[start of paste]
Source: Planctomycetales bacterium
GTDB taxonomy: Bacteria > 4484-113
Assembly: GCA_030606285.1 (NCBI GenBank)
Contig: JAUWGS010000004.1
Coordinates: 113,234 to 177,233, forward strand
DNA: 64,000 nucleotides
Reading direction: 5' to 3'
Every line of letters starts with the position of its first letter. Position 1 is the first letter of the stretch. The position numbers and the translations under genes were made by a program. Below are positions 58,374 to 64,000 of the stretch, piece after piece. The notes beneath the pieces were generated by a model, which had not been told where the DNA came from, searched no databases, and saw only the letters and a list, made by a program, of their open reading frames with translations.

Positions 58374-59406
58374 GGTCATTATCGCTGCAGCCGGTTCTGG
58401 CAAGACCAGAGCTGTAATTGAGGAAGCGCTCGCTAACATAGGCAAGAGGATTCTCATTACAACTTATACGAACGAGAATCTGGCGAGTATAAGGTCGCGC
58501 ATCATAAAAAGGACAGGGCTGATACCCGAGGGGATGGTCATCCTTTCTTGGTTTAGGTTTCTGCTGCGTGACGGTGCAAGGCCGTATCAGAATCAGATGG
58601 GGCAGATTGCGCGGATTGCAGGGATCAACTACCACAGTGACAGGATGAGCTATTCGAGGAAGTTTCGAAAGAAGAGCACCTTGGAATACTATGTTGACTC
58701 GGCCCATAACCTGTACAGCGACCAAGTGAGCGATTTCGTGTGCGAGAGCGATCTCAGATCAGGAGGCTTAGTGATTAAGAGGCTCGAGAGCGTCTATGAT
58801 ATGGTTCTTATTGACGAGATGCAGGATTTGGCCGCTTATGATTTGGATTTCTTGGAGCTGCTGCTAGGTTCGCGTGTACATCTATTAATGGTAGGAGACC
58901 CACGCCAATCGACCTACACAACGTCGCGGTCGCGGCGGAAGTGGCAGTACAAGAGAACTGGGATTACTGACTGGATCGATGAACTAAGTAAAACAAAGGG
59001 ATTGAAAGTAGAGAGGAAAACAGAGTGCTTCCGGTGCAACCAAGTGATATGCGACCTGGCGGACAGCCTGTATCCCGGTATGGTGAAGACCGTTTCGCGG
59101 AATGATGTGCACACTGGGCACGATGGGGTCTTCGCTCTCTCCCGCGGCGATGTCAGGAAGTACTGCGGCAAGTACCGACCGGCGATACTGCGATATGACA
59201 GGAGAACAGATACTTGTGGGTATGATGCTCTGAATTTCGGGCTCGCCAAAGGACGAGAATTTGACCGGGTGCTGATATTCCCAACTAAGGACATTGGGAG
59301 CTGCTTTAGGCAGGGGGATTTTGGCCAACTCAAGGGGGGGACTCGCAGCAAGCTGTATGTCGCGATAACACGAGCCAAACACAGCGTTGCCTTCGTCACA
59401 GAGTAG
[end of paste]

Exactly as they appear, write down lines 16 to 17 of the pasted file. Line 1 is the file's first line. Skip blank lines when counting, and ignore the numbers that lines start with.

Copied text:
58901 CACGCCAATCGACCTACACAACGTCGCGGTCGCGGCGGAAGTGGCAGTACAAGAGAACTGGGATTACTGACTGGATCGATGAACTAAGTAAAACAAAGGG
59001 ATTGAAAGTAGAGAGGAAAACAGAGTGCTTCCGGTGCAACCAAGTGATATGCGACCTGGCGGACAGCCTGTATCCCGGTATGGTGAAGACCGTTTCGCGG